Will Mobile Shoppers Still Lead Marketers This Holiday?

After the last holiday shopping season, some agencies and brands were surprised at what happened.

Some saw unexpected patterns of mobile and tablet usage, both for shopping and commerce itself.

Marketers do their best to plan in advance, but consumers tend to do their own thing, especially when it comes to mobile behaviors.

However, with the holidays rapidly approaching, year-end research is adding up -- pointing to some indicators of expected mobile behavior, with some comparisons to last year.

The behaviors may matter even more this year, since holiday sales are expected to be larger, according to the National Retail Federation, which pegs the increase over last year at 4%. Of all holiday sales, mobile-influenced stores sales will account for 5%, according to Deloitte.

Shoppers with smartphones are 14% more likely to make a purchase in the store than those who don’t use a smartphone in the shopping process, says Deloitte. This begs the question of how shoppers will be using their mobile devices this holiday season.

Here are some insights revealing what shoppers plan to do with their mobile devices this season, according to research from Foresee:

  • 39% will use mobile sites and apps more often than last year to research products.
  • 26% will use mobile more than last year to do research while in physical stores.
  • 21% will use mobile more than last year to purchase products.
  • 18% will use mobile more than last year to locate stores.

Maybe it’s a holdover from using the Web for so long, but mobile consumers still lean toward using retailers’ Web sites via mobile (68%) compared to using the retailers’ apps (32%). And what a difference a year makes in mobile.

Last year, only 3% planned to use mobile as their shopping channel of choice, according to a recent study by MarketLive. This year, 16% plan to use mobile for overall gift buying, compared to 19% who plan to buy in the store. The mobile devices of choice are evenly split between smartphones and tablets. Additional insights:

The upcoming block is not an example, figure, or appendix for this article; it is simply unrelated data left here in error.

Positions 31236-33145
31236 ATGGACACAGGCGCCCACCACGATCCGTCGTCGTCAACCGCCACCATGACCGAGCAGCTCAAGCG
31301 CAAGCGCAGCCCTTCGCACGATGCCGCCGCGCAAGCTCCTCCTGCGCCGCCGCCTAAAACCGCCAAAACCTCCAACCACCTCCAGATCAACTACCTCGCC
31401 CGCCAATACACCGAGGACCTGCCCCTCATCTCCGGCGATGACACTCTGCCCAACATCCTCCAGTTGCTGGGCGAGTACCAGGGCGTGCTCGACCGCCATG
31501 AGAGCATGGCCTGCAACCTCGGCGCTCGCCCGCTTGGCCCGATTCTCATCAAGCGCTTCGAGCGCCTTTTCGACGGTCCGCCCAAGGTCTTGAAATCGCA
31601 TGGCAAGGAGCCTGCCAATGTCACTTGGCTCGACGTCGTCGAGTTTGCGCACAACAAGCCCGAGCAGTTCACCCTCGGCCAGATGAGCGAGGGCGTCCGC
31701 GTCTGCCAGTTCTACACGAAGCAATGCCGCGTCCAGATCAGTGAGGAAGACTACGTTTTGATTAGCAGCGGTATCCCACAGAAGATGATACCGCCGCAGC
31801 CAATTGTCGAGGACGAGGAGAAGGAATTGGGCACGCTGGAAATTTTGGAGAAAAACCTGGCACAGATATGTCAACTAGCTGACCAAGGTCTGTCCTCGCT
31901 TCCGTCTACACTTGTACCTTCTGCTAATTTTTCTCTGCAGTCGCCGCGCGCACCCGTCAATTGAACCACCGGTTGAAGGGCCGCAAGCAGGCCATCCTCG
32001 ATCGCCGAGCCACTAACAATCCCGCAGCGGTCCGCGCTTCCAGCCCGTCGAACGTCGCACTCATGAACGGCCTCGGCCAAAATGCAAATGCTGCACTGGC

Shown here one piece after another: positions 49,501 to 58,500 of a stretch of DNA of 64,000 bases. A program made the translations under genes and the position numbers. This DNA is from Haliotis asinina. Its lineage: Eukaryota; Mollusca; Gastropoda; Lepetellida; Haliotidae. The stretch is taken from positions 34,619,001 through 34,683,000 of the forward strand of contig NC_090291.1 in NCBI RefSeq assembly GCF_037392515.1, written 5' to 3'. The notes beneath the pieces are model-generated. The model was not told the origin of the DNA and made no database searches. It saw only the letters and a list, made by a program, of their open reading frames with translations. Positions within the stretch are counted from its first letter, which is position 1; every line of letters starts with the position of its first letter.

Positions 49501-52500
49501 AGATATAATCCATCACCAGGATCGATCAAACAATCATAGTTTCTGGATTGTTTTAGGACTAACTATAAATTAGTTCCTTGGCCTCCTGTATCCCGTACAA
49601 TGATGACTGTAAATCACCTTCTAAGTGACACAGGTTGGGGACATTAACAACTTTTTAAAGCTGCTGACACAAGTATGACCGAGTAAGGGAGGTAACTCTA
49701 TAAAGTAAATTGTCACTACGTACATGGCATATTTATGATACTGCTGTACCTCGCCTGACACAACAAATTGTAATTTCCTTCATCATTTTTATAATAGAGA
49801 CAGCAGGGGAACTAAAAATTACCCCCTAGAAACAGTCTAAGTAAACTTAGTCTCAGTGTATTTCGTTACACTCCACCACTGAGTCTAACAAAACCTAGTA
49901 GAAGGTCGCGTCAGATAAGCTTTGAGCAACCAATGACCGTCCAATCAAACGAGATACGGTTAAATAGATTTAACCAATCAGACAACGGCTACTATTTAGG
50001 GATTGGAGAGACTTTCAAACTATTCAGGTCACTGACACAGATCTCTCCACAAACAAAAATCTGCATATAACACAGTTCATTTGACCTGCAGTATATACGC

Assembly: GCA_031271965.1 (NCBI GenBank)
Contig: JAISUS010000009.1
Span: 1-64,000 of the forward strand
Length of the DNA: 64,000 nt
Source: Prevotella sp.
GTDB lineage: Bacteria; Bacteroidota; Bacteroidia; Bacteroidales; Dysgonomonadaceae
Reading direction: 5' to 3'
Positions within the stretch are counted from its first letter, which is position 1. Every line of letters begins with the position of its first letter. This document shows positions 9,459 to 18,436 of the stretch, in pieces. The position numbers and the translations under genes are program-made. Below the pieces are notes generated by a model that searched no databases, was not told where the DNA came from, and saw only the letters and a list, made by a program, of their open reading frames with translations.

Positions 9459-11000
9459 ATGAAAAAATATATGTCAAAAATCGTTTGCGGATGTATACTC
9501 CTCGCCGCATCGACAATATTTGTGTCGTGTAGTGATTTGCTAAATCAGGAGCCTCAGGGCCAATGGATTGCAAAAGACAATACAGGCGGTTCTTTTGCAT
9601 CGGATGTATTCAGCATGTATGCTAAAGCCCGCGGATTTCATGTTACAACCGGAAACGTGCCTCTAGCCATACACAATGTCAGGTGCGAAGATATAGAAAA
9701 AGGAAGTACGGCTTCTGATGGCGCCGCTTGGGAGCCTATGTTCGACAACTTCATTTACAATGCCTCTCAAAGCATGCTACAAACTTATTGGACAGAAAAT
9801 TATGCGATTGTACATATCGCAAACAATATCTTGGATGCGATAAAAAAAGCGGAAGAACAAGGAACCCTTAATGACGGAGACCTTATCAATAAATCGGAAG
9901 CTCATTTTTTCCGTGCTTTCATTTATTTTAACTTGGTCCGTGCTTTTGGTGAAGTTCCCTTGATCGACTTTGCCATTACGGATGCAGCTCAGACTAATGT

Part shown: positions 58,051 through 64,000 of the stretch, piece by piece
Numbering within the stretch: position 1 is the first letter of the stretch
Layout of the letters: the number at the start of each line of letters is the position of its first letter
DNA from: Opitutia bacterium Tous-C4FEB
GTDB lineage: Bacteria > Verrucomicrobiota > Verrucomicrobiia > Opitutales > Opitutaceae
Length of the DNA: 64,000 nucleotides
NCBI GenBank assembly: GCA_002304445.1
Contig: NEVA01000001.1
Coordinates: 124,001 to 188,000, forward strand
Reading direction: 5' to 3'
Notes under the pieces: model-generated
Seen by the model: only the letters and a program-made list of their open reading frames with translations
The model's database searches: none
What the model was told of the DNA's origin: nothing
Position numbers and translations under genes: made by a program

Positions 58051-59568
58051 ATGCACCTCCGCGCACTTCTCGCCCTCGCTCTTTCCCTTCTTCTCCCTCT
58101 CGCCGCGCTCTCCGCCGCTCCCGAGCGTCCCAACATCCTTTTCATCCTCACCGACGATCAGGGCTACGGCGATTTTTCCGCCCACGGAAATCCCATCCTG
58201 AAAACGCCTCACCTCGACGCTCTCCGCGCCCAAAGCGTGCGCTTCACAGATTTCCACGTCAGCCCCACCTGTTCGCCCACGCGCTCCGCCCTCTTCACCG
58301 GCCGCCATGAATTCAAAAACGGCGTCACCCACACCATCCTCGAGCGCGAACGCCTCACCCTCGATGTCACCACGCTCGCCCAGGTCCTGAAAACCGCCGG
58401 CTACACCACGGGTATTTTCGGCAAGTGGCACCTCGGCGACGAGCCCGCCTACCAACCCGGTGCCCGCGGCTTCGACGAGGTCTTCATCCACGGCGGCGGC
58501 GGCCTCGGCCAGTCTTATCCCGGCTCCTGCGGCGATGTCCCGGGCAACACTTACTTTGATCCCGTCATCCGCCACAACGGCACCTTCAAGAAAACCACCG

• 21% plan to purchase gifts via mobile device, almost double compared to last year.
  • 43% plan to redeem coupons when making an in-store purchase.
  • 28% plan to research gifts on mobile during a store visit.
  • 18% plan to purchase gifts as a result of a text message from the retailer.

The top categories from which gifts are likely to be bought through mobile are clothing and accessories, books/magazines, computer hardware and software and consumer electronics, according to the MarketLive study. The categories with the least mobile activity are pet supplies, luxury items, jewelry/watches and health and beauty items.

However, marketers and retailers will be missing the boat if they expect all shopping to occur in the store. Twenty percent plan to research gifts on mobile before even going to the store, according to MarketLive. The research found that shoppers this holiday season plan to do their homework on mobile before heading off to the store, including:

  • 42% checking for sales and specials.
  • 41% look for competitive pricing at Amazon.
  • 37% look up store information.
  • 37% browse an online store for product of interest.
  • 35% look for competitive prices on products at retailers online other than Amazon.

This holiday season it looks like retailers will not only be faced with mobile savvy and active showroomers in their stores, but also will have to factor in marketing efforts to reach the mobile shopper before they even get there.

Many consumers are becoming experienced in couch commerce. For example, more than two-thirds of Apple and Barnes and Noble visitors accessed the mobile site or app from home, while 27% of Walgreens and a quarter of Target visitors did the same.

Mobile is a retail game-changer, transforming the entire shopping process of researching, price comparing and buying to one of all-the-time, without location dependence. Agencies, brands and retailers that don’t account for this will be surprised in January yet again.

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